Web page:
The great reformer and pastor John Calvin was no stranger to criticism. One of his biographers reports that he “was not unfamiliar with the sound of mobs outside his house [in Geneva] threatening to throw him in the river and firing their muskets”. In fact, near the end of his life Calvin said this to a gathering of pastors: “I have lived here amid continual bickerings. I have been from derision saluted of an evening before my door with forty or fifty shots of an arquebus”, an arquebus being a large muzzle-loaded rifle that emitted a boom and a large cloud of smoke with each firing. Fifty rounds! And you thought you had critics!
I have been criticized, but to date I have never been threatened like this.
Yet Calvin faithfully ministered in the midst of this severe opposition because he was prepared for it. He understood that the faithful pastor will be criticized.
This wisdom is evident in the following quote from his commentary on 1 Timothy 5:19:
None are more exposed to slanders and insults than godly teachers. This comes not only from the difficulty of their duties, which are so great that sometimes they sink under them, or stagger or halt or take a false step, so that wicked men find many occasions of finding fault with them; but added to that, even when they do all their duties correctly and commit not even the smallest error, they never avoid a thousand criticisms.
It is indeed a trick of Satan to estrange men from their ministers so as gradually to bring their teaching into contempt. In this way not only is wrong done to innocent people whose reputation is undeservedly injured, but the authority of God's holy teaching is diminished....
The more sincerely any pastor strives to further Christ's kingdom, the more he is loaded with spite, the more fierce do the attacks upon him become. And not only so, but as soon as any charge is made against ministers of the Word, it is believed as surely and firmly as if it had been already proved. This happens not only because a higher standard of integrity is required from them, but because Satan makes most people, in fact nearly everyone, over credulous so that without investigation, they eagerly condemn their pastors whose good name they ought to be defending.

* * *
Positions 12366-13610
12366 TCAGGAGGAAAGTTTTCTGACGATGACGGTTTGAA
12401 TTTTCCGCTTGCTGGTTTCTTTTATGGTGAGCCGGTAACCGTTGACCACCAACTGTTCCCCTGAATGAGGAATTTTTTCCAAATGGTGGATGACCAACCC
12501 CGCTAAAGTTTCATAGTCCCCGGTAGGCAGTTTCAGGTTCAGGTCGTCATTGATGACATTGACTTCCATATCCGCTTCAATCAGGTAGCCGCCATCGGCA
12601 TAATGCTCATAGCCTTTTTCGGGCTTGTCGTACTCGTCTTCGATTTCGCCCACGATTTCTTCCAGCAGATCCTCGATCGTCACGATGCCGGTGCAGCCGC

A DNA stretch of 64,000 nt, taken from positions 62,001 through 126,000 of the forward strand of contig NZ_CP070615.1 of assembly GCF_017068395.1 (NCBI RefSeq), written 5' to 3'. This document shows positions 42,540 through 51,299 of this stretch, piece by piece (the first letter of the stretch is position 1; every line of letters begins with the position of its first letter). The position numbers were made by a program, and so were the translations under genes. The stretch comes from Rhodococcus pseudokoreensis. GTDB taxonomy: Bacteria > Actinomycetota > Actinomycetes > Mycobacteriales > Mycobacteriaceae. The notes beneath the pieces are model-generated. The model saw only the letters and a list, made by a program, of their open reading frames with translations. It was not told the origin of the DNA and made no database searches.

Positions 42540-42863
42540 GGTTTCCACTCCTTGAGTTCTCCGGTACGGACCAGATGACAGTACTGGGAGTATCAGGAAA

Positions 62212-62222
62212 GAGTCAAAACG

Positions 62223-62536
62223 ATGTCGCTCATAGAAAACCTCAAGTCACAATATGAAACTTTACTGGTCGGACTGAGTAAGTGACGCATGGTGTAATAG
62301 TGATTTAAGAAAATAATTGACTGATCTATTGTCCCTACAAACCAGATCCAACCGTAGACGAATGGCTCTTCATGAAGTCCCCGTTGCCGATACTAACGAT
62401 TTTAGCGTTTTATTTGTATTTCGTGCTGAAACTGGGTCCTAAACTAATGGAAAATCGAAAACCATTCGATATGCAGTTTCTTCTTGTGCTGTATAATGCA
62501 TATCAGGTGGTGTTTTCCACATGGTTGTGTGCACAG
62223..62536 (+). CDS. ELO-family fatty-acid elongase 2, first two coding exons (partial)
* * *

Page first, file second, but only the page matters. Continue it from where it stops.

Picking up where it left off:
The same man who wrote these words faced “continual bickerings,” gunfire, and the threat of drowning. If this was the criticism Calvin faced, then no pastor should be surprised when criticism arrives. Even the most faithful pastors will be criticized.
Knowing this will protect me from a number of temptations. It will certainly protect me from self-pity. I shouldn’t feel sorry for myself just because people say unkind and inaccurate things about me. This would be yet another evidence of pride in my life.
The opposition I have experienced is…well, I am embarrassed to even reference it in light of Calvin’s experience.
But amidst the criticism and opposition, Calvin pressed on.
So should you.
 Parker, Portrait of Calvin (Oxford, 1989), 29.
 John Dillenberger, John Calvin: Selections from His Writings (Anchor Books, 1975), 42.
 Calvin, The Second Epistle of Paul the Apostle to the Corinthians and the Epistles to Timothy, Titus and Philemon (Eerdmans, 1996), 263.